I've always had a fascination with the 'Dark Ages' and look out for new discoveries, so was keen to read this book from Dr Miles Russell. I don't suppose we'll ever know how much of the Arthurian legends are based on fact, although there is some analysis here about the Historia Regum Britanniae (History of the Kings of Britain), which places King Arthur's possible origins in context and suggests we should at least keep an open mind.
The subtitle is The Historical Truth Behind the Myths, and Miles Russell prefaces his book with a thought-provoking quote from Michael Wood:
"The continued retelling of the story in the folk tradition has produced its own narrative, accumulating fabulous detail over many centuries, ending up far more wonderful than historical fact, but in some mysterious way reflecting a kind of crystallised essence of the original story."
I was intrigued with the theory that the British monarchy might owe more than we expect to the Trojan Brutus, and there are some interesting ideas about the origins of London which I've not seen before.
This book also adds weight to the works of Geoffrey of Monmouth as and the re-evaluation of what has previously been dismissed as myth and legend. Recommended for anyone who'd like a better understanding of the early kings of Britain.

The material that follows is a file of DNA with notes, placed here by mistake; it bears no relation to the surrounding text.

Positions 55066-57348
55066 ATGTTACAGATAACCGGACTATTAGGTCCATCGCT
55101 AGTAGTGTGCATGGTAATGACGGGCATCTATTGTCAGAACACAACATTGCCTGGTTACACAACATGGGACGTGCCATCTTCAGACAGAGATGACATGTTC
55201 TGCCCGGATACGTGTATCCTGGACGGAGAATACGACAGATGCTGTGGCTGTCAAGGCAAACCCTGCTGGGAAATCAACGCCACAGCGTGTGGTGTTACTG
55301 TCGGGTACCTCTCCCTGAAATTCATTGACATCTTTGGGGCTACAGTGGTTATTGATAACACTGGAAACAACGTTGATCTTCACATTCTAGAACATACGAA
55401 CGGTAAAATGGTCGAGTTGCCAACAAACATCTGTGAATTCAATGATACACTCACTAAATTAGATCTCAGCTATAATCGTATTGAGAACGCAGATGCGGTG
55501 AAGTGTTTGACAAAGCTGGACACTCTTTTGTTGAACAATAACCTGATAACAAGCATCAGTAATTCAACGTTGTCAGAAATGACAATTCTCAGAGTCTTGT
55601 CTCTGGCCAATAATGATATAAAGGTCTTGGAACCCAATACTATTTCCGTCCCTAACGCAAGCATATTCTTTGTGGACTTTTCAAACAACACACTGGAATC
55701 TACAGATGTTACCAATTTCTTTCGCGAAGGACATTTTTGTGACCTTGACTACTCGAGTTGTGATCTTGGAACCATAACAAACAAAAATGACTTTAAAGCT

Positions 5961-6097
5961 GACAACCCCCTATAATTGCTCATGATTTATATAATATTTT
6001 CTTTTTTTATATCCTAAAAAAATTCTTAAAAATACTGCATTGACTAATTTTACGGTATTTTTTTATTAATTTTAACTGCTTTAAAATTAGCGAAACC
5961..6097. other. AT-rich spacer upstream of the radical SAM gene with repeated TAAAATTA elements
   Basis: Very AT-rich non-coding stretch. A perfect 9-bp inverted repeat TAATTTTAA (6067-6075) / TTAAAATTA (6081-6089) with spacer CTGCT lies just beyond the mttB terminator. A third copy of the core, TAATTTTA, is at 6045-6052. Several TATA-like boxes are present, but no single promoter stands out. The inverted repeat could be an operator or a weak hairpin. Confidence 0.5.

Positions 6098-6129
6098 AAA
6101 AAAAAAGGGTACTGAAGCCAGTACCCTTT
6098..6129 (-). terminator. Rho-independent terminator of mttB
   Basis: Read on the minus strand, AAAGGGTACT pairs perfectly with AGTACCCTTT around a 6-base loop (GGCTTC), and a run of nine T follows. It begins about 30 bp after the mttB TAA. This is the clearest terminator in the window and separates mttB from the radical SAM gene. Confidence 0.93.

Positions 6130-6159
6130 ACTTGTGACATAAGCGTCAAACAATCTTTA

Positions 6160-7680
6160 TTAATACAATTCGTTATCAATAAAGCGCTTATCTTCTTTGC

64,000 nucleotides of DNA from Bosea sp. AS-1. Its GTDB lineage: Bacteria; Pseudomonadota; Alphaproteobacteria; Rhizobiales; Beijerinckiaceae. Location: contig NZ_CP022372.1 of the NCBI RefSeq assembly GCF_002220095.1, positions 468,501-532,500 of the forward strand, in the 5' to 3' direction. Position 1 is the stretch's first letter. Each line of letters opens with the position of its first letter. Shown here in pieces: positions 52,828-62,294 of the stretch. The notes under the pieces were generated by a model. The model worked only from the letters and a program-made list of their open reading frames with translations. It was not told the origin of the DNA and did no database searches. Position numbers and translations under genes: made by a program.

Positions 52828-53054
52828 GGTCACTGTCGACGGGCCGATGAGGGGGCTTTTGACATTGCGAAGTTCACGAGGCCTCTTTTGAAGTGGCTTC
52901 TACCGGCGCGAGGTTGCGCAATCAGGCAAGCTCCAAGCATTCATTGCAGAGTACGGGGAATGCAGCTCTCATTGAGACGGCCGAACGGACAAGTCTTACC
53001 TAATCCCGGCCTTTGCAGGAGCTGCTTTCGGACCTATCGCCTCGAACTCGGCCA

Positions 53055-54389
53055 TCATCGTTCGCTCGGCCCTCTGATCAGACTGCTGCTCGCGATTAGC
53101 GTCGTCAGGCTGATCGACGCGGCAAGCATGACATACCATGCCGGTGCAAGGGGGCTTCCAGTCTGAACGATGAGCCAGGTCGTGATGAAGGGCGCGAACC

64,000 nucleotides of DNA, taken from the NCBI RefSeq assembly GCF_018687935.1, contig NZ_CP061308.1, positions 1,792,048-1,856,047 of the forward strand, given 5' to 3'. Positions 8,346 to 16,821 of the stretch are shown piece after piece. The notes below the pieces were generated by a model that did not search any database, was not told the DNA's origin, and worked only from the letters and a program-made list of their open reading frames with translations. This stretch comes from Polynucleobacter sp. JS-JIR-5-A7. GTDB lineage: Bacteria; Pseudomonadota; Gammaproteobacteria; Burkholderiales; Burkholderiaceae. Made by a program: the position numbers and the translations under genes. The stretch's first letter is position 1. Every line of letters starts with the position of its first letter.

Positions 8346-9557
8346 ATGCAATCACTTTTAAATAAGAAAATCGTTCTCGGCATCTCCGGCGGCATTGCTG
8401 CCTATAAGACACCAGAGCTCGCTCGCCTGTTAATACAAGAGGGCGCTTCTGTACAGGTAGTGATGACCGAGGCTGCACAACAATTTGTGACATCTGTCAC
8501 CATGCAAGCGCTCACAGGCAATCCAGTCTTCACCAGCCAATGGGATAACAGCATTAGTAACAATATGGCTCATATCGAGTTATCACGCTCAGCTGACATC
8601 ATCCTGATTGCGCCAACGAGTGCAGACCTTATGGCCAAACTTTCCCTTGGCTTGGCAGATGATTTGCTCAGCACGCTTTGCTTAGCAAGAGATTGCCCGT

# # #
About the Author
Dr Miles Russell is a senior lecturer in prehistoric and Roman archaeology at Bournemouth University in the UK. He has worked as a field officer and project manager for the UCL Field Archaeology Unit, the Oxford Archaeological Unit and Bournemouth Archaeology on sites across Southern England, Wales, Scotland, the Isle of Man, Germany, Sicily and Russia. He is currently researching prehistoric monumental architecture, archaeological hoaxes and Roman imperial statuary. He is co-director of the Durotriges Project and REGNVM investigating the transition from the Iron Age to Roman period in SW and SE Britain. Miles is a regular contributor to television and radio, and the author of fourteen books.
Disclosure: A review copy of this book was kindly provided by